When we last visited the mutiny at The Nore, the Lords Commissioner of the Admiralty had departed their conference with the mutineers disappointed. Their offer, to apply the same conditions as those received by the mutineers at Spithead and to offer them a royal pardon, was rejected by the delegates.
It was now obvious that lines were being firmly drawn. On the one hand the controlling forces behind the mutiny at The Nore, and those forces weren’t necessarily the delegates themselves, were unwilling to settle for less than their demands — and their actions actually lead one to believe that no concessions by the government were going to end the mutiny but rather the demands represented a ever moving set of goal posts — and the government did not feel that it could given into mutineers so soon after caving to the Spithead mutiny.
Lord Spencer felt confident, despite the breakdown in negotiations, that things were finally going his way. He knew from his visit to The Nore that at least five and most likely seven ships were on the cusp of swearing allegiance to the government. Now he was told that HMS Serapis (44), HMS Pylades (16), and Captain William Bligh’s HMS Director (64) were ready to desert the mutiny. The militia regiments whose sympathies to the mutineers were in question had been replaced with staunchly loyal units. Even though no violence had erupted, Spencer was now viewing the mutiny as a rebellion rather than a labor dispute.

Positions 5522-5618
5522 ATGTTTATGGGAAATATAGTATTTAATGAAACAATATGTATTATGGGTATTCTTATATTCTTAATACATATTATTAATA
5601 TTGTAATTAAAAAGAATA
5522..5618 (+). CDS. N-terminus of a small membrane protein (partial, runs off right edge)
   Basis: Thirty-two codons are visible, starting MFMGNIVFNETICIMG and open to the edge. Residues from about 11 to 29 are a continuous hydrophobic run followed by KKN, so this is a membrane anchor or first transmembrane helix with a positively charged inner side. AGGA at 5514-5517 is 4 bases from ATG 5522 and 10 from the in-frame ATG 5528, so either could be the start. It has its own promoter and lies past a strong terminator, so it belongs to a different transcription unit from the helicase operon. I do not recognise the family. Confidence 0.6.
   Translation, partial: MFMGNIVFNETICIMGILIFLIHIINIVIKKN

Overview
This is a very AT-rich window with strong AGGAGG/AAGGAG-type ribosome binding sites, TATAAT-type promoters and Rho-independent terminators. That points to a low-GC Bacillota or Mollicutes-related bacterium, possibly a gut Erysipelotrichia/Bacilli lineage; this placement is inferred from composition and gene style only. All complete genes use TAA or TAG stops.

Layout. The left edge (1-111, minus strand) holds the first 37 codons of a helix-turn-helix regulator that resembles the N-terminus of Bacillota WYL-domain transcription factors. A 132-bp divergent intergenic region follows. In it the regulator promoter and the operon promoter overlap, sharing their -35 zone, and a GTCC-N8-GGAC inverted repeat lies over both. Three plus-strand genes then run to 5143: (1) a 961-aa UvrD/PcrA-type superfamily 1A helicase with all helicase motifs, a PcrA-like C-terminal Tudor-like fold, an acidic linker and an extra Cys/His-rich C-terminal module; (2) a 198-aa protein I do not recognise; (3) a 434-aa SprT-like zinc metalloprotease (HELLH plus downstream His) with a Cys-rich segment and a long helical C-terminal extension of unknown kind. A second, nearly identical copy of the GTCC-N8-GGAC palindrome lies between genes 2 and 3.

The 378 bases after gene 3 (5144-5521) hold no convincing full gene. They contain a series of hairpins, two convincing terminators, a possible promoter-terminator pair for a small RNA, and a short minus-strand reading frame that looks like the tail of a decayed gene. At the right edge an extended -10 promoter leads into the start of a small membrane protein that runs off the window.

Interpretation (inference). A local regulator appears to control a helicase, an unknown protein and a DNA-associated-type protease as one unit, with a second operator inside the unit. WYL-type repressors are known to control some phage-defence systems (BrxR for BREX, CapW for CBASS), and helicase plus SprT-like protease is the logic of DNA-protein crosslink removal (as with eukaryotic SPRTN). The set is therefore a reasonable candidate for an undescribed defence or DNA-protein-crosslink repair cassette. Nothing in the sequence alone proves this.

But all was not well.
A message had been sent to Admiral Duncan, then blockading the Dutch ports, asking if he could, if necessary, bring the North Sea fleet into action to crush the mutiny. Duncan responded the he would try to do so if ordered but he couldn’t guarantee his fleet would carry out the orders.
Spencer also began ratcheting up the pressure. On May 30 he issued an order to the victualing office in Sheerness directing that no further stores of any type be sent aboard the mutinous ships. Sir Charles Grey, the commander of troops at Sheerness, placed the barracks and parade ground used by the troops as well as the dockyard and any part of the shoreline off limits to the mutineers.
Grey, apparently for the first time, conducted a thorough inspection of the fortifications guarding Sheerness with a view to stopping any sortie by the fleet while in a state of mutiny. His findings were appalling. The mortar had rotted from the brick fortifications at Sheerness and the walls were held up by gravity alone in many places. The outlying forts did not even have cannon. If the fleet decided to defect to France, as many in the government feared was imminent, there was nothing England could do to prevent it.
All of this did not pass unnoticed among the mutineers and their solidarity began to erode. Armed boats now rowed around the suspect ships at night to prevent them from weighing anchor.
Now the Admiralty engaged in a high stakes game. The frigates Clyde and San Fiorenzo were ordered to leave Sheerness for Harwich to take on board the newlywed Duke of Wuerttemburg and his bride. Despite the rather confidential nature of the orders, soon the crew of Director heard of the departure and wanted to join. The captains of the two frigates consulted with the Admiralty and it was felt that there was too great a chance of Director not obeying the sailing order, so the two frigates were ordered to proceed alone.